FULTON COUNTY, Ga. — A Fulton County jail staffer accidentally released a dangerous suspect onto the streets by mistake.
Fulton County Sheriff’s Lt. Col. Kirt Beasley said the staffer thought she was releasing an inmate whose charges were recently dropped when she let Lamar Hillard out of jail.
Sandy Springs police say Hillard is the leader of an Erie, Pennsylvania, gang called 1800 and he's accused, along with another man, of shooting two people Feb. 6 at the Doll House strip club. Officers say Hillard and the other man shot one person intentionally and the second victim was hit by stray bullets.
“I can understand, the victims were probably afraid,” Beasley said.
Records indicate a grand jury indicted Hillard and two others on Feb. 17. All three suspects pleaded not guilty, but June 6, they were re-indicted. The Fulton County District Attorney's office says the latest indictment refined the previous one, strengthening the minimum sentence conviction could bring.
Beasley says a jail staffer in the records section saw a stamp on the February indictment showing that it had been nolle prossed, which means it was dropped, but the staffer missed the handwritten words right above it that the case had been re-indicted. That meant Hillard should have stayed in jail.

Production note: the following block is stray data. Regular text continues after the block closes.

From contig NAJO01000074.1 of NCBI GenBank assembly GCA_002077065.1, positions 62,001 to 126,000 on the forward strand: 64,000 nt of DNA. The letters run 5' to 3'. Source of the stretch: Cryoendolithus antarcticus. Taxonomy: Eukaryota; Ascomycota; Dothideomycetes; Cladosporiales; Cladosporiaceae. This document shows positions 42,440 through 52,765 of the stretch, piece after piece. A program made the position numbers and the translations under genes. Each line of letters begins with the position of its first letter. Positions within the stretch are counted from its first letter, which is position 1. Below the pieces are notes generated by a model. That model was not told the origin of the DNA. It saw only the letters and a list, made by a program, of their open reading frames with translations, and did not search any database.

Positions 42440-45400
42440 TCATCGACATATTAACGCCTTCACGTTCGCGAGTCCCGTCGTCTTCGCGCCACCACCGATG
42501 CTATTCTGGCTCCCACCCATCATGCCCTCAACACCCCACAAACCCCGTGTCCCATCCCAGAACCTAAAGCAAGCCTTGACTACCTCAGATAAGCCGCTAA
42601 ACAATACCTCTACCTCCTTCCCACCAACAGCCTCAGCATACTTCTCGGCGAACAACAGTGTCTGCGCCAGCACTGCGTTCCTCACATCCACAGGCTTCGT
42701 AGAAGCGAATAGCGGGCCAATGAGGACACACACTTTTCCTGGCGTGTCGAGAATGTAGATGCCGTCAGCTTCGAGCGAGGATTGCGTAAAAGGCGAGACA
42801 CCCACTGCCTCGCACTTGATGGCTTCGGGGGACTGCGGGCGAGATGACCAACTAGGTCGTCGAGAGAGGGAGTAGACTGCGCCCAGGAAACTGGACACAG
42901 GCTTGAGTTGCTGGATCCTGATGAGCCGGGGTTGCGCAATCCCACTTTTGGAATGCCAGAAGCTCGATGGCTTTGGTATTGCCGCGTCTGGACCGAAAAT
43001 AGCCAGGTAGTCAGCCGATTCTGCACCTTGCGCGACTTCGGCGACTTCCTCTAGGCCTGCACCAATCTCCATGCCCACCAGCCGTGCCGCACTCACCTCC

“Someone tried to go above and beyond the call of duty,” Beasley said.
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Beasley says the problem should've been caught one more place, as Hillard was processed out close at 3:42 a.m. July 4, but was not.
An FBI special agent who had learned through a victim notification system that Hillard's release was imminent helped uncover the mistaken release, according to Beasley.
After Sandy Springs police alerted the jail, the agent got a judge to issue a warrant for Hillard's re-arrest.
The Ohio State Highway Patrol caught him on a traffic stop on Wednesday.
“He was stopped on a traffic stop but because that warrant was out on NCIC, they received a hit that he was wanted here by the Sheriff’s Office,” Beasley said.
Beasley says the jail has ordered two new safeguards to prevent a repeat. She says at two different points in the process, supervisors will have to approve the release of defendants facing charges of a high and aggravated nature.
Channel 2's Mark Winne says his investigation suggests so far that red flags surfaced with various agencies hours before the release.
Beasley told Winne that she believes somebody should’ve called the jail sooner.